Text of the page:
As in any good drama, tension mounts as the proposed merger of Time Inc. and Warner Communications nears a shareholder vote on June 23. The clock is running fast for suitors who hope to derail the deal.
Time's stock seesawed wildly during the week, gaining $3 on Tuesday, only to fall $8 the next day. On Friday, Time shares tumbled $4.125 to close at $123, down from the 52-week high of $135.50 established just four days earlier.
Wall Street now appears skeptical that a rival bid will materialize or succeed, even though some big investors and investment bankers would relish an upset. Attention has focused on the vulnerability of Time because, as one investment banker put it, "Time is basically getting the short end of the stick."
The banker, noting that Warner shareholders will wind up owning 62% of the resulting company after the exchange of shares, contends that Time's "real value is up around $200 a share. But it is becoming less and less likely (that) its shareholders (will) ever realize the true value."
Hollywood entrepreneur A. Jerrold Perenchio and cable TV pioneer Charles F. Dolan have emerged as the most visible candidates trying to raise money to bid for Time, which could cost in excess of $10 billion. The Perenchio group has been contacting potential investors for nearly two months and has tried to enlist a major Hollywood studio as a partner within the past two weeks, according to sources in Los Angeles and New York.
So far, it doesn't appear that any of the major studios have accepted the invitation, but the enlistment of a single deep-pocketed player could tip the scales, according to one chief executive who said he turned Perencho down. "My understanding is they've got most of the debt lined up," the executive said.
Defends Merger Terms
Perenchio and Dolan have not commented publicly, and all of the Hollywood and Wall Street executives spoke on condition that they not be identified.
But Time and Warner officials have bristled over the effect of the published reports. If the fund-raising efforts of Perenchio and Dolan have been accurately reported, "they should receive an A-1 reward for tenacity, but unfortunately they have really caused the market price to fluctuate with the rumors," Warner Chairman Steven J. Ross declared Friday.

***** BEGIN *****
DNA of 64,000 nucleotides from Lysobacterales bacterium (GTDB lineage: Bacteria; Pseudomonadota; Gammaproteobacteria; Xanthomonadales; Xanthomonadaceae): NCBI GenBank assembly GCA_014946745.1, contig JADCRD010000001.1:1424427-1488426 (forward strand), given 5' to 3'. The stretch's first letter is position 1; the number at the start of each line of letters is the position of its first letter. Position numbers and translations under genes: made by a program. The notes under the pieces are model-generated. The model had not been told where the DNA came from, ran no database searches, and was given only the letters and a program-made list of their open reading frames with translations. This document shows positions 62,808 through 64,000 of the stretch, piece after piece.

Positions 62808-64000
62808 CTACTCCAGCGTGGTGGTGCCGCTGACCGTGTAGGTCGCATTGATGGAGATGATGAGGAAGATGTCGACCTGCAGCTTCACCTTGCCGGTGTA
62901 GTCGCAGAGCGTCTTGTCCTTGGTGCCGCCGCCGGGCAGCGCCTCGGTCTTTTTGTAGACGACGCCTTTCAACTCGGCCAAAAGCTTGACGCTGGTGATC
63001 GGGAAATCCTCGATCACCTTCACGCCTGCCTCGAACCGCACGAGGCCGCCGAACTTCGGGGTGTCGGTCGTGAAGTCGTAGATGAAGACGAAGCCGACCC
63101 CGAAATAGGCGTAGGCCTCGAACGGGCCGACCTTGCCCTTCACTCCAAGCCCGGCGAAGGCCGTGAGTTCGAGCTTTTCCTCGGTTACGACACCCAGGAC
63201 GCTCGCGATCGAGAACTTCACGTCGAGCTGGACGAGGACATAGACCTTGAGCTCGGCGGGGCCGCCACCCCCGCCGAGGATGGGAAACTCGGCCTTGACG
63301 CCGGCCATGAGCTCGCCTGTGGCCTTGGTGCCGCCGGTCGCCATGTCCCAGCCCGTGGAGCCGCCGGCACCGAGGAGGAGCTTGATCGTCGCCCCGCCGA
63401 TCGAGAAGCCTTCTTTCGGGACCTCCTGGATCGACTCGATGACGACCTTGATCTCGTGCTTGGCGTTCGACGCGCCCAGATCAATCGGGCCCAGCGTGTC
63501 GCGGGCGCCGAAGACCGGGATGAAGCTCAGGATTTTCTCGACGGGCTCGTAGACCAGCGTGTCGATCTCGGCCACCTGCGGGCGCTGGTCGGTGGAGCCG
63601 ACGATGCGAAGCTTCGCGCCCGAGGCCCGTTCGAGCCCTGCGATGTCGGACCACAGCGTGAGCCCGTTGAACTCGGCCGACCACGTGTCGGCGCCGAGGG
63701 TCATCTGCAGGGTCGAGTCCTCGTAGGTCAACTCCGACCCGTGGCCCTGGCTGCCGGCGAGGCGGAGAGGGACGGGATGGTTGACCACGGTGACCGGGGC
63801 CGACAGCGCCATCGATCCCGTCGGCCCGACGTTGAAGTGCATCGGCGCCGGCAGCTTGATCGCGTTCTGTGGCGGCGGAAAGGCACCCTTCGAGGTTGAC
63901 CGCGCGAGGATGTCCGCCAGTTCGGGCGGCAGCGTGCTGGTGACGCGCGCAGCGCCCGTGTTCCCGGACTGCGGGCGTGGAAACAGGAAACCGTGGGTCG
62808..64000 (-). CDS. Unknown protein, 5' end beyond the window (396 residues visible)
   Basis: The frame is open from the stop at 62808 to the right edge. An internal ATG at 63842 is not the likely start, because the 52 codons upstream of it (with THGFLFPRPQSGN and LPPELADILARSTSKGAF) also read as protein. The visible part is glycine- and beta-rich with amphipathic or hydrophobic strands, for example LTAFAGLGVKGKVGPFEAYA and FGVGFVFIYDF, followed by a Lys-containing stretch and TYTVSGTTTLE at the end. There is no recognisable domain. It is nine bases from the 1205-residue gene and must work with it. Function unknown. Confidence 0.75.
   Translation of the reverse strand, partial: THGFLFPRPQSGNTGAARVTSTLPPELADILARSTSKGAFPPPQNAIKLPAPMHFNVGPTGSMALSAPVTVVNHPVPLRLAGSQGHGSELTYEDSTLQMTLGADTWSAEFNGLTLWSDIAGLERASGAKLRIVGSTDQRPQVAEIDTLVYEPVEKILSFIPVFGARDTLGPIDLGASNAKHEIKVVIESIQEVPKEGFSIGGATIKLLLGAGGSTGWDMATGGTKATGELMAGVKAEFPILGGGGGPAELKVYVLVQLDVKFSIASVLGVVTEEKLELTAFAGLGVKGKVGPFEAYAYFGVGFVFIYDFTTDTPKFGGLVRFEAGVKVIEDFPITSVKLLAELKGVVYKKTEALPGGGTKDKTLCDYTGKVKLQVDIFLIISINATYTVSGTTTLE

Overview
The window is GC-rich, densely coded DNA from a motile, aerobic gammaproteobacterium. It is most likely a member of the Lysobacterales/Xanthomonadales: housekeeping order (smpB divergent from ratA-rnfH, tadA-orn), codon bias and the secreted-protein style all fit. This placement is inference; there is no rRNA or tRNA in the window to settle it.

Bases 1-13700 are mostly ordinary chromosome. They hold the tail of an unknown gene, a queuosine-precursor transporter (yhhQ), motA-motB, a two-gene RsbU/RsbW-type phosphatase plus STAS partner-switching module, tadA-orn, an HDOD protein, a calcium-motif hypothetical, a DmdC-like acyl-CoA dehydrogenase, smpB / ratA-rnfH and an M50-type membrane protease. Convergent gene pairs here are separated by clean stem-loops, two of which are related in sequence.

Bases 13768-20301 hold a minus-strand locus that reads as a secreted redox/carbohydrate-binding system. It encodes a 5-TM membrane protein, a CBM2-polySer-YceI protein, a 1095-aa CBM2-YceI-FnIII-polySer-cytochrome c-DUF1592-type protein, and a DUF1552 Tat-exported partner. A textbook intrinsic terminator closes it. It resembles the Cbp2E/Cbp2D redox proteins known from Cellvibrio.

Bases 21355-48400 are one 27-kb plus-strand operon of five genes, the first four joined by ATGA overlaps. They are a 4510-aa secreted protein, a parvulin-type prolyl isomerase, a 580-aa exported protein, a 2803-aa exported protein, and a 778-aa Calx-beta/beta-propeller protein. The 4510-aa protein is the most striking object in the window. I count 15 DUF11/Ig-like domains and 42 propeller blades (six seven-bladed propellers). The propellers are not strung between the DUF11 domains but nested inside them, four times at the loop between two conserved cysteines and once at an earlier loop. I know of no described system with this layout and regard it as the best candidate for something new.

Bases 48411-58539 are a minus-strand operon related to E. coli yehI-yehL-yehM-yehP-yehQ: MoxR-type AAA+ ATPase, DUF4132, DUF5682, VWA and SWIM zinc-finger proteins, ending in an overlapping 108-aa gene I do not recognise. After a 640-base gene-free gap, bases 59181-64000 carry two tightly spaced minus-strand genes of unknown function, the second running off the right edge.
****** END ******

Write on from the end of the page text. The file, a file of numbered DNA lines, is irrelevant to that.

Ross also vehemently defended the terms of the merger. "Time has made a fantastic deal for its shareholders," the Warner chairman said. "It is merging with a company (that received) 40% of its revenue from the international arena (while) 10% of Time's came from there. In order to have strong growth abroad, Time is going to need the strong Warner distribution setups and arrangements."
Sources outside Warner and Time contend that the two companies have made threatening noises to General Electric, the parent company of GE Capital, which has been widely identified as the likely source of debt financing for the Perenchio group.
Time and Warner are apparently prepared to argue that GE's debt financing would in truth more closely resemble an equity stake in Time and its cable TV systems, thereby violating federal rules which prohibit ownership of both cable and television networks. GE, through its RCA subsidiary, owns the NBC television network.
Praises From Wilson
Meanwhile, luminaries in the entertainment and political world are stepping forward to praise the Time Warner deal.
Film maker Steven Spielberg, who has counted Warner's Ross a close friend, issued a statement Friday which seemed designed to discourage a foreign bid. "A lot of what I portray in my films comes from my upbringing as an American, and frankly, I think the consummation of Time Warner Inc. insures that there will be a strong American company to compete in this new global economy," Spielberg's statement read in part.
Sen. Pete Wilson (R-Calif.) praised the merger because both companies are financially strong and overlap in few areas. "I have every reason to think they would continue to employee the hundreds of employees they have in California," Wilson said in a telephone interview from Washington.